Luteinizing hormone (LH) administered in pharmacological amounts downregulates Leydig cell steroidogenesis. Whether reversible downregulation of physiological gonadotropin drive operates in vivo is unknown. Most of the analytical models of dose-response functions that have been constructed are biased by the assumption that no downregulation exists. The present study employs a new analytical platform to quantify potential (but not required) pulsatile cycles of LH-testosterone (T) dose-response stimulation, desensitization, and recovery (pulse-by-pulse hysteresis) in 26 healthy men sampled every 10 min for 24 h. A sensitivity-downregulation hysteresis construct predicted marked hysteresis with a median time delay to LH dose-response inflection within individual T pulses of 23 min and with median T pulse onset and recovery LH sensitivities of 1.1 and 0.10 slope unit, respectively (P < 0.001). A potency-downregulation model yielded median estimates of one-half maximally stimulatory LH concentrations (EC50 values) of 0.66 and 7.5 IU/l for onset and recovery, respectively (P < 0.001). An efficacydownregulation formulation of hysteresis forecasts median LH efficacies of 20 and 8.3 ng·dl-1·min-1 for onset and offset of T secretory burst, respectively (P = 0.002). Segmentation of the LH-T data by age suggested greater sensitivity, higher EC50 (increased LH potency), and markedly (2.7-fold) attenuated LH efficacy in older individuals. Each of the three hysteresis models yielded a marked (P < 0.005) reduction in estimated model residual error compared with no hysteresis. In summary, model-based analyses allowing for (but not requiring) reversible pituitary-gonadal effector-response downregulation are consistent with a hypothesis of recurrent, brief cycles of LH-dependent stimulation, desensitization, and recovery of pulsatile T secretion in vivo and an age-associated reduction of LH efficacy. Prospective studies would be required to prove this aging effect. Source

Kovesdy C.P.,Salem Veterans Affairs Medical Center | Kovesdy C.P.,University of Virginia | Kovesdy C.P.,Semmelweis University
Nephrology Dialysis Transplantation | Year: 2012

Metabolic acidosis is a common complication associated with progressive loss of kidney function. The diminishing ability of the kidneys to maintain acidbase homeostasis results in acid accumulation, leading to various complications such as impairment in nutritional status, worsened uremic bone disease and an association with increased mortality. In addition to these adverse effects which are related to acid retention, metabolic acidosis may also cause kidney damage, possibly through the stimulation of adaptive mechanisms aimed at maintaining acidbase homeostasis in the face of decreasing kidney function. Recent clinical trials have suggested that correction or prevention of metabolic acidosis by alkali administration is able to attenuate kidney damage and to slow progression of chronic kidney disease (CKD), and may hence offer an effective, safe and affordable renoprotective strategy. We review the physiology and pathophysiology of acidbase homeostasis in CKD, the mechanisms whereby metabolic acidosis may be deleterious to kidney function, and the results of clinical trials suggesting a benefit of alkali therapy, with special attention to details related to the practical implementation of the results of these trials. © The Author 2012. Published by Oxford University Press on behalf of ERA-EDTA. All rights reserved. Source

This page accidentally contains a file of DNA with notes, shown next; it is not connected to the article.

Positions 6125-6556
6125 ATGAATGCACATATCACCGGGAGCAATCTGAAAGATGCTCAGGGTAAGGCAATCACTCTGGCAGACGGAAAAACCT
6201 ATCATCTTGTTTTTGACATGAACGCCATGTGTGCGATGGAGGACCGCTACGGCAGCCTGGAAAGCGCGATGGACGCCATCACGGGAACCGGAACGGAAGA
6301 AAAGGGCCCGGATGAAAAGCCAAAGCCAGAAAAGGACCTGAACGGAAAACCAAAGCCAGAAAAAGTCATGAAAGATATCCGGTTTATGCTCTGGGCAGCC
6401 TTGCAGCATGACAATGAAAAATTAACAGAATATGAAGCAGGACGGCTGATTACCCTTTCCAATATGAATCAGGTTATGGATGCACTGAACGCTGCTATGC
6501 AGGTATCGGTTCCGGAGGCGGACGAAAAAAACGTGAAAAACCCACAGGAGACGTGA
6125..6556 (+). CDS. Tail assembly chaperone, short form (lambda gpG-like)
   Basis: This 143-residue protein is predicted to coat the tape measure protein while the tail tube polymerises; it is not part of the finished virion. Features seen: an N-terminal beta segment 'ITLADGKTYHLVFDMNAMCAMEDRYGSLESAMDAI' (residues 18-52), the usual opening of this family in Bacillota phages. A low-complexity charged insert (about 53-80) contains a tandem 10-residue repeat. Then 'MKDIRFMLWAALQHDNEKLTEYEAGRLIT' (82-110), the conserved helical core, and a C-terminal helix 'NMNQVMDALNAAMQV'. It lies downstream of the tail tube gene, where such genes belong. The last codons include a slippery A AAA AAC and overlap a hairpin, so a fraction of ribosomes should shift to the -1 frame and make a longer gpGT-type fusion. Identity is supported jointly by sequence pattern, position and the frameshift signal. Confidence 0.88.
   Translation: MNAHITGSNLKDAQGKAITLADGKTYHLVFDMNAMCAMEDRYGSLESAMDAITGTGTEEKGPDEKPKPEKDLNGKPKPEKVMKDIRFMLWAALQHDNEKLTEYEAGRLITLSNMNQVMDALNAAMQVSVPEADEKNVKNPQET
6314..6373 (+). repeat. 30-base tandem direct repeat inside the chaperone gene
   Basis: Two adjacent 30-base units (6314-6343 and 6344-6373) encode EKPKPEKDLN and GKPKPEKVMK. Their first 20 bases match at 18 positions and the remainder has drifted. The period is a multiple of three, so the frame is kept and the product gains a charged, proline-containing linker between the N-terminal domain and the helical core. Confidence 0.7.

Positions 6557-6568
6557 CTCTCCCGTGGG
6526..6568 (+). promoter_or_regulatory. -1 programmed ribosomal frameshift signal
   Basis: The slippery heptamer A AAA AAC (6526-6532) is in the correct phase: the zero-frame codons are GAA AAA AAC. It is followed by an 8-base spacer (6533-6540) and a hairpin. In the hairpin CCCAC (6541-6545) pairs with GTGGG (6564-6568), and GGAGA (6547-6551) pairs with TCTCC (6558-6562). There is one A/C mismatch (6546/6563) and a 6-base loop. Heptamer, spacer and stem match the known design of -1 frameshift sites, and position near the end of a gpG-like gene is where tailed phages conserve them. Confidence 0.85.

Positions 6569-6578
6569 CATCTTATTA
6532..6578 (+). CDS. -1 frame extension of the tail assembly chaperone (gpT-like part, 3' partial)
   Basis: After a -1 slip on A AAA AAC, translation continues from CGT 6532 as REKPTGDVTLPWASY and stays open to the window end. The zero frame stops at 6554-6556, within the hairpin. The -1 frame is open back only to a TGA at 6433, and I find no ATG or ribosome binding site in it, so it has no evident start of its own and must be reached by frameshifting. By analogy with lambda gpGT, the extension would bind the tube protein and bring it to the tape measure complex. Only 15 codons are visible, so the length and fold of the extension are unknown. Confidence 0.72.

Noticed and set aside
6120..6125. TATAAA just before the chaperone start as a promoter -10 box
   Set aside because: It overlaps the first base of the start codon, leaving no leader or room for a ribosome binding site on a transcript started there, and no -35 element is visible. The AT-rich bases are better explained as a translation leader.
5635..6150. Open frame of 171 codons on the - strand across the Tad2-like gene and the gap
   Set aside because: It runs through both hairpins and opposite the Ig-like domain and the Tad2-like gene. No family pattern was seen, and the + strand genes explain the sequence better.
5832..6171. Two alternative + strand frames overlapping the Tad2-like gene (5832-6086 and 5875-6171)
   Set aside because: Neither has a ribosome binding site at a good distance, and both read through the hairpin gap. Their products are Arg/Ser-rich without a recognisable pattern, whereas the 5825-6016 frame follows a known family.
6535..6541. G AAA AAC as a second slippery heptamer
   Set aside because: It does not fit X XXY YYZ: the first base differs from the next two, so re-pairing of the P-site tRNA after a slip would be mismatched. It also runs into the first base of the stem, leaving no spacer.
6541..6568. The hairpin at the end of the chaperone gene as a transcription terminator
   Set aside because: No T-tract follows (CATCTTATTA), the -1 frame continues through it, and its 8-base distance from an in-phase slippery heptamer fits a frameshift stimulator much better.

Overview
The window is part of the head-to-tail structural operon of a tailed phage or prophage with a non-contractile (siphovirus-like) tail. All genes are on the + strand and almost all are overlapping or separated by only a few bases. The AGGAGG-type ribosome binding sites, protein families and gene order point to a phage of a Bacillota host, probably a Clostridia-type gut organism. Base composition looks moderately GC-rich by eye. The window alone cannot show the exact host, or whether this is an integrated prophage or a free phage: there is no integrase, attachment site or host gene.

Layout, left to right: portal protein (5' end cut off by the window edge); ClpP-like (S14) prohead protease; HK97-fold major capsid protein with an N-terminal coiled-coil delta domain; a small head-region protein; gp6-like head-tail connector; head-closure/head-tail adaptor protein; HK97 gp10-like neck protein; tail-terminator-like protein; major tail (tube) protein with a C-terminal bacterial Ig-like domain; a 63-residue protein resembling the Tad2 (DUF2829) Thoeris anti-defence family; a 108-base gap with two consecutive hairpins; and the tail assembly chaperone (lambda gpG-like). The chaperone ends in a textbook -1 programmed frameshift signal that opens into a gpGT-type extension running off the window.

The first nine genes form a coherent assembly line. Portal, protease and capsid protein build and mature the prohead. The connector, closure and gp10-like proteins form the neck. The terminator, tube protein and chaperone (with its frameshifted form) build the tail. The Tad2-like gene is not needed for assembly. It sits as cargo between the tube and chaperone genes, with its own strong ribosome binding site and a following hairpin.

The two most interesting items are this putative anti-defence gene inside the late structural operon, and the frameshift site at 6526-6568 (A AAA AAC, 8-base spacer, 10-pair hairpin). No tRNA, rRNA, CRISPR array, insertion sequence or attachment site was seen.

Iranmanesh A.,Salem Veterans Affairs Medical Center | Lawson D.,Salem Veterans Affairs Medical Center | Veldhuis J.D.,Mayo Medical School
Journal of Clinical Endocrinology and Metabolism | Year: 2012

Context: GH secretion declines rapidly after glucose ingestion and then recovers to higher-than-baseline levels (rebound GH release). Hypothesis: Selective metabolic markers predict the magnitude of glucose-suppressed GH release and postglucose rebound-like GH secretion. Design: Prospectively randomized crossover study of GH secretion after glucose vs. water ingestion. Setting: The study was conducted at a clinical translational research center. Participants: Sixty-nine healthy men aged 19-78 yr with a body mass index of 18-39 kg/m2 participated in the study. Outcomes: Outcomes included nadir vs. peak GH concentrations and basal vs. pulsatile GH secretion. Results: Mean nadir GH concentrations were determined positively by sex hormone binding globulin (SHBG) after glucose administration (R2 = 0.088, P = 0.0077). Peak rebound GH concentrations were related positively to adiponectin and negatively to computed tomography-estimated abdominal visceral fat (AVF) (R2=0.182, P = 0.00049) after glucose ingestion. Deconvolution analysis showed that SHBG specifically predicted basal (nonpulsatile) GH secretion after glucose exposure (R2 = 0.153, P = 0.00052). In contrast, together exercise history and adiponectin (both positively) and AVF (negatively) predicted pulsatile GH escape after glucose suppression (R 2 = 0.206, P = 0.00043). Moreover, adiponectin uniquely determined the size (mass), and AVF the mode (duration), of GH secretory bursts after glucose exposure (both P < 0.006). Conclusion: Glucose ingestion provides a clinical model for investigating complementary metabolic surrogates that determine suppression and recovery of basal and pulsatile GH secretion in healthy men. Copyright © 2012 by The Endocrine Society. Source